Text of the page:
Just smile and check out her shoes. If they weren’t Uggs before, chances are they are                                   now!

Even grandparents have been known to get in on the act:

“I trained my son (your husband) the weekend he turned two. I don’t believe in all this,                                               “Your child will know when he’s ready” business. I was the parent and I took charge.”

Just smile and be grateful the “Potty” training stuck. “Do the Laundry” training didn’t.

Don’t let the peer pressure get you to. You will figure out when the time is right for you and       your child.

                Money – Wouldn’t it be easier to just tape $20 bills to his bum?

Is the cost of diapers cutting into your wine budget?

Is the act of multiple diaper changes every day the cause of your wine budget?

Once your child is potty trained, your diaper budget will most likely end up being rolled over into              the college fund anyway. Don’t expect potty training to make you rich.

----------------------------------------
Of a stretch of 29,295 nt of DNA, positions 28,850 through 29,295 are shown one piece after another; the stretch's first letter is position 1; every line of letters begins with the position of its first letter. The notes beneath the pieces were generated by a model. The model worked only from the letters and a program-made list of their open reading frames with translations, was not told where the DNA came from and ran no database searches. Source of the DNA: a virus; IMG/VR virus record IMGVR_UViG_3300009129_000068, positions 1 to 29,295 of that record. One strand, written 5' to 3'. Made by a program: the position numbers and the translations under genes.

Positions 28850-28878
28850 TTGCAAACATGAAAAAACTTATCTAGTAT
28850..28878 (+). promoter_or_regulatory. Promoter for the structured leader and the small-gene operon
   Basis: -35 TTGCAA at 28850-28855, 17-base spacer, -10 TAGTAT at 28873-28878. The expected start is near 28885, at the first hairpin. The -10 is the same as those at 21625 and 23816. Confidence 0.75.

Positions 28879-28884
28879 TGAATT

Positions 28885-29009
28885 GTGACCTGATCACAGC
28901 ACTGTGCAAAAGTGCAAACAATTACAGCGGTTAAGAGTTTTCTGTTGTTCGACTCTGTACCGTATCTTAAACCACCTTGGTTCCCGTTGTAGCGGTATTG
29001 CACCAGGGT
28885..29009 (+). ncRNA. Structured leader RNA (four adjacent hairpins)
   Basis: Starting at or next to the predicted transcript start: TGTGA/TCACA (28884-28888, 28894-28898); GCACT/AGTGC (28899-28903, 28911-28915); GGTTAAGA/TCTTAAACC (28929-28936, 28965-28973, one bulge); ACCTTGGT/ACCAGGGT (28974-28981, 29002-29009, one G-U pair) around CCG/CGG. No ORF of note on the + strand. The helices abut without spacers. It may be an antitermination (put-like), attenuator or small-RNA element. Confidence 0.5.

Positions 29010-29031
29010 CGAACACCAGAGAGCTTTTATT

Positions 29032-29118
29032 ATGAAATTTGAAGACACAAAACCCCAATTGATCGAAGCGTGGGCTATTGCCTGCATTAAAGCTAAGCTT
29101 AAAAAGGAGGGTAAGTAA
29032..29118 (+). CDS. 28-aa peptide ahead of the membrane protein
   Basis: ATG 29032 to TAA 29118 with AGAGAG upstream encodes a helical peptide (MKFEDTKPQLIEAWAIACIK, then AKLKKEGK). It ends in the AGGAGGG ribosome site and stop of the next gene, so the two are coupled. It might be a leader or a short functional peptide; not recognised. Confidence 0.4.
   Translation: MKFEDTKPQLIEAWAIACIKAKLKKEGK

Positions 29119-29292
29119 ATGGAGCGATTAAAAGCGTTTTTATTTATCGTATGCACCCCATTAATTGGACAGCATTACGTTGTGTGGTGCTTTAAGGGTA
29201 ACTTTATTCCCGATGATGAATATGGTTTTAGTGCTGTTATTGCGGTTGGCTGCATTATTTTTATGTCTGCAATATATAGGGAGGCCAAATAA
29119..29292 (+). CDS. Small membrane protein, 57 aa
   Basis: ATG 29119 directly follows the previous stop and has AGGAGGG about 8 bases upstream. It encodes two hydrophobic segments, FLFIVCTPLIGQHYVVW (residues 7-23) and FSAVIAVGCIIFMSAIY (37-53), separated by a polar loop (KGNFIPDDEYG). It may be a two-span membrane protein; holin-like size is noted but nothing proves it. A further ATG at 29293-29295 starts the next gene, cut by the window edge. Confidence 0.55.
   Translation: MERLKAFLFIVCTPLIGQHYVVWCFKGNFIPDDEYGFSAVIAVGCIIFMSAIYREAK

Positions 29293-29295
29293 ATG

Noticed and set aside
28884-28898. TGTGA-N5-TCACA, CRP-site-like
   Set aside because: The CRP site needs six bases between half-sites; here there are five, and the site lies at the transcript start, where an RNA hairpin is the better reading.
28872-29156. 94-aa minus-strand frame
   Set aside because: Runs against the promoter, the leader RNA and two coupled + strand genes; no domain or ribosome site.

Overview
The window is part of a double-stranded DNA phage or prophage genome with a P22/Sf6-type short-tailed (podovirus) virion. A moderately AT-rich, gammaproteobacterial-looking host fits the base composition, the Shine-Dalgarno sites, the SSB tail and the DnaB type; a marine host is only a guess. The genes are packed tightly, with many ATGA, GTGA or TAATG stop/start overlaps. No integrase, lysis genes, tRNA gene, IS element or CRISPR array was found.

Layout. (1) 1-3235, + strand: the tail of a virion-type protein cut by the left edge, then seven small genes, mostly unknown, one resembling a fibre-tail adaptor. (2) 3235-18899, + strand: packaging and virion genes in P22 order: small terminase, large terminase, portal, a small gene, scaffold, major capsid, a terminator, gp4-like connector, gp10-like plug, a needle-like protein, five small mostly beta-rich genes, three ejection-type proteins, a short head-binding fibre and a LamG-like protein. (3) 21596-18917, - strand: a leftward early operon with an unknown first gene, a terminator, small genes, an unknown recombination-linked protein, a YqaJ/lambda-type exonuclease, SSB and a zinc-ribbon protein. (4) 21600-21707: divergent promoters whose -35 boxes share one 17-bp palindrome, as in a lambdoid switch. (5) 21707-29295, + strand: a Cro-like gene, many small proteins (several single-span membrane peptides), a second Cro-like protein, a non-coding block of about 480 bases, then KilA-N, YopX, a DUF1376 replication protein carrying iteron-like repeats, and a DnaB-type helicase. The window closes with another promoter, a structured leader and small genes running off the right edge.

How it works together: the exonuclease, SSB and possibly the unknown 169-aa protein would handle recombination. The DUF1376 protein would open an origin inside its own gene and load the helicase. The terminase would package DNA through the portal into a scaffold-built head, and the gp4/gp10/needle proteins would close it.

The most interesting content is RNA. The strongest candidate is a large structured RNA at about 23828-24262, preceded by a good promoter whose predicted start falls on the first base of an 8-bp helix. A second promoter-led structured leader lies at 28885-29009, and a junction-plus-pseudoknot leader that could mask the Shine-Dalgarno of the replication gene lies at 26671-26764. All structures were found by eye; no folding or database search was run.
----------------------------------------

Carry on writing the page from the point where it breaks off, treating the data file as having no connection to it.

Preschool- Now accepting applications. Toilet trained only.

Some preschool programs don’t allow children into their program unless they are toilet                                                trained. Is their program really all that good?

But Seriously Folks

Whatever your motivation to begin potty training is, ask around. Check out advice from doctors and parents who have been there. Does your child seem interested? Do you think he/she will be motivated by candies, a potty watch, new underwear or hanging out in the bathroom with a friend or two at day care? Relax, it will happen. You can do it.

Any one of those 15 sure fire tips may well do the trick!

What advice do you have for parents who are considering potty training?

 

Summer Funnies

Posted by: on Jul 22, 2013 in Blog | 64 Comments
Summer Funnies

larger vs smaller

Sharing humor with your children

Most specialists will say that children do not develop a true laugh until they are 6 months old, but you will know when your child has their first real laugh. Chances are that it will touch your heart in a way that no other laughter ever will.